“The repatriation issue must be done in a tripartite way. Bangladesh, Myanmar and the UN, meaning the encompassing international authorities, will be the parties," he said.
“You want verification before repatriation. But who will verify the Rohingyas?” Inu asked.
"Lists will be made in this arrangement for citizenship, compensation and rehabilitation of the Rohingyas.”
His remarks came during a discussion on Wednesday, a day after Myanmar's de facto leader Aung San Suu Kyi’s pledge to take back verified refugees.
The proposal also came a time when Prime Minister Sheikh Hasina was scheduled to place her peace formula on the Rohingya crisis at the United Nations General Assembly.
Speaking at the discussion at the Secretariat, Inu said, “Myanmar government and Suu Kyi want to zip the issue between Bangladesh and Myanmar. This is not good for Bangladesh.”
Myanmar had taken back over 200,000 Rohingya refugees following an agreement with Bangladesh in 1992. The repatriation process of the Rohingyas stalled later.
After the start of the recent wave of Rohingya exodus to Bangladesh, Foreign Minister AH Mahmood Ali said the government had approached Myanmar for a bilateral solution to the crisis, but the neighbour did not respond.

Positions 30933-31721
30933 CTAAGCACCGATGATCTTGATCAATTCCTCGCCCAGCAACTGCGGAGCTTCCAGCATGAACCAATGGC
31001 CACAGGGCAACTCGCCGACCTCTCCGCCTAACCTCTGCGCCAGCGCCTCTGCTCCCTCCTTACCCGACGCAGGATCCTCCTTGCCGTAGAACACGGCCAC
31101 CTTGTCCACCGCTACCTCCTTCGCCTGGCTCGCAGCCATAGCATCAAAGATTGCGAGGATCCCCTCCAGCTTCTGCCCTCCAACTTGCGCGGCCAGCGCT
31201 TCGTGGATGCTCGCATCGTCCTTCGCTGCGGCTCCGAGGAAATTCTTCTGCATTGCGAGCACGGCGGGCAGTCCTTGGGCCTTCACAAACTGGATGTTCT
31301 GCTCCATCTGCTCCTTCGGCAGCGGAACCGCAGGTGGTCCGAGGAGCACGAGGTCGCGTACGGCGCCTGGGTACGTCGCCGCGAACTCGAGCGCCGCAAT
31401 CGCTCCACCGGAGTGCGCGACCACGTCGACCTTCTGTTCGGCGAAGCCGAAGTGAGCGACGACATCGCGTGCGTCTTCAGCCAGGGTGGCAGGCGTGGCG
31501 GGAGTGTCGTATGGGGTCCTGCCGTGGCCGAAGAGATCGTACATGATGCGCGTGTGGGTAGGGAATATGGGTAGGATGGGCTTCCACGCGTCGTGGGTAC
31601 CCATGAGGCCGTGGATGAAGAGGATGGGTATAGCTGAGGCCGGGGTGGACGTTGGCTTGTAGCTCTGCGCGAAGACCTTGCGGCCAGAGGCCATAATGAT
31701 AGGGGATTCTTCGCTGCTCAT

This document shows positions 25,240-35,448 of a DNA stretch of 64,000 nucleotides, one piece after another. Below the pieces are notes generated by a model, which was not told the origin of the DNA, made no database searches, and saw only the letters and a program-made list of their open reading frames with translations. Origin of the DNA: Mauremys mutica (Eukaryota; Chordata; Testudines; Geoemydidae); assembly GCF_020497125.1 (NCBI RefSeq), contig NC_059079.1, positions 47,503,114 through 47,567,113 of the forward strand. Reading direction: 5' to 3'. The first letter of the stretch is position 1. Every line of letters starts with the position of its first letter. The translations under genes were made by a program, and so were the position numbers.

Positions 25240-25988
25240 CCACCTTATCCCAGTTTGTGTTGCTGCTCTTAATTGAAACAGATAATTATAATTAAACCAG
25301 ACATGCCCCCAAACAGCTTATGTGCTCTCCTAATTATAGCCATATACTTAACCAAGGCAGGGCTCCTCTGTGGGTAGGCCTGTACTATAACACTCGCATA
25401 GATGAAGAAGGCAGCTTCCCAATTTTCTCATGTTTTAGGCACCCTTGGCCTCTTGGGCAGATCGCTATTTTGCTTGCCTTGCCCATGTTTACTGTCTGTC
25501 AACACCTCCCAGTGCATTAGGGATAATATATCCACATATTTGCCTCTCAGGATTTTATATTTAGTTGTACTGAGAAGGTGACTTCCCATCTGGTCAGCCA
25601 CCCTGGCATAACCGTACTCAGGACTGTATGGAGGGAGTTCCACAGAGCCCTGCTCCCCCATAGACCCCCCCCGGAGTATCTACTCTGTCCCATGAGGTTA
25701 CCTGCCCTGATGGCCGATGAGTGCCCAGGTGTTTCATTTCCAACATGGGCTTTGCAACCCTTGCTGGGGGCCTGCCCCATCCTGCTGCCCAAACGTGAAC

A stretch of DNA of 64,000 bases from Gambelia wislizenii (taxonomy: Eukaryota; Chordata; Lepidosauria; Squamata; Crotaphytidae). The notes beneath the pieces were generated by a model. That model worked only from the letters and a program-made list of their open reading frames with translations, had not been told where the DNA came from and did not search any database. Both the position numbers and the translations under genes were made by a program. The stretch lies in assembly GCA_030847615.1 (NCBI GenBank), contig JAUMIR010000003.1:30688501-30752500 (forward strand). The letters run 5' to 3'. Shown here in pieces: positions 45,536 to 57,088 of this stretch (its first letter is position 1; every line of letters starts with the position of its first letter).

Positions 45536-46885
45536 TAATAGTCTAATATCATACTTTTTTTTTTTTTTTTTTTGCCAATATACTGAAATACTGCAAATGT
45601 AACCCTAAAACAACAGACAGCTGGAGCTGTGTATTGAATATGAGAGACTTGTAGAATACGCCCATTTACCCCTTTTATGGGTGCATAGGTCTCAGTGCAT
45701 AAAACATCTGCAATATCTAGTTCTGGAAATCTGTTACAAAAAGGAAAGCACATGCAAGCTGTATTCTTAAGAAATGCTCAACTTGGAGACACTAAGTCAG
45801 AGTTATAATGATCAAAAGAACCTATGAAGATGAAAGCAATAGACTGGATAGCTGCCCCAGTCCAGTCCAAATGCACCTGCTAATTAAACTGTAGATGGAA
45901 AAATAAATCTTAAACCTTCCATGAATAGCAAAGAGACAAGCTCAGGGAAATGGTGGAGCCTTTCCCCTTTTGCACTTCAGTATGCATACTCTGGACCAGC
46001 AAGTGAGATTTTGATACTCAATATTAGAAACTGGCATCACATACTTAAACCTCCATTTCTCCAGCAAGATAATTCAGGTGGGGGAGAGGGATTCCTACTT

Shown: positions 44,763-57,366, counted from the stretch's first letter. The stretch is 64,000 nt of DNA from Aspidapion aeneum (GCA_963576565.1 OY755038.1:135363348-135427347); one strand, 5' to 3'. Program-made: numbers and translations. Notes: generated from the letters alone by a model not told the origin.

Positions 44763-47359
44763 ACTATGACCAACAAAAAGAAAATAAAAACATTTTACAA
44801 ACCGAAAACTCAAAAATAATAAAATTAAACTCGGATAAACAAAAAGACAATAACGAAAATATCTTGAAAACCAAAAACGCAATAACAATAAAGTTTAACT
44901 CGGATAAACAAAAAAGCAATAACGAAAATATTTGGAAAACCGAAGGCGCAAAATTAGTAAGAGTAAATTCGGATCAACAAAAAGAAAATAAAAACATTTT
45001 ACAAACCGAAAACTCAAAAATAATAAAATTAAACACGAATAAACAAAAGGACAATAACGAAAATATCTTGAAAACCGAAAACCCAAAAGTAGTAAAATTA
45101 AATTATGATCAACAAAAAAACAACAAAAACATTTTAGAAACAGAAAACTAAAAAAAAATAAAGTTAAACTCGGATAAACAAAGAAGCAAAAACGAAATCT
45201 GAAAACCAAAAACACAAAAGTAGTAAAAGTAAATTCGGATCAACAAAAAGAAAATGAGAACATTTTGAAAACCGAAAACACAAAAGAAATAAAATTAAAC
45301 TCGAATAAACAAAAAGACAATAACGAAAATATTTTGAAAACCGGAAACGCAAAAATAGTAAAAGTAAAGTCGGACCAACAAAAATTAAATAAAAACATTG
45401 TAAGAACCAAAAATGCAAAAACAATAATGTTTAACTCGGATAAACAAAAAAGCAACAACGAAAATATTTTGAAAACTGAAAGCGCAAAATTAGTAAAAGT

Hundreds of thousands of other Rohingyas are living refugee lives in several other countries including Pakistan, Malaysia and India.
Information Minister Inu said there cannot be any bilateral solution because the Rohingya crisis was an international one.
Association of Television Channel Owners or ATCO organised the programme titled “Diplomatic Efforts, Role of Media and Sheikh Hasina’s Steps for Peace: A Three-Phase Approach”.
Inu said Suu Kyi’s speech on the situation in Rakhine was ‘not acceptable’ because she did not mention the plights of the Rohingya people.
Facing widespread criticism over the Rakhine situation, the de facto head of government skipped the UN General Assembly and instead came up with her government’s stance on the issue in her speech.
Her pledge for repatriation after verification, however, “showed some hope” because Suu Kyi “at least admitted that Myanmar nationals entered Bangladesh”, Inu said.
“It’s a good progress. It means Suu Kyi has initially admitted following the 'three-phase approach', which includes diplomatic efforts. It’s an early achievement,” he said.
The minister also urged all not to pitch for any military solution to the issue.
“Those who are provoking a military war are also causing damage to the Rohingyas, Bangladesh and the region,” he said, emphasising a diplomatic solution to the crisis.
“Please bear in mind that problems take place between neighbours. There were problems in our Chittagong Hill Tracts. Bangladesh’s refugees took shelter in India. Neither India nor Bangladesh attacked each other.”
“…We can wage a war and push some Rohingyas, but they (Myanmar) will throw them out again after our army leaves.
“So, we must show diplomatic skills in handling this issue,” the minister said.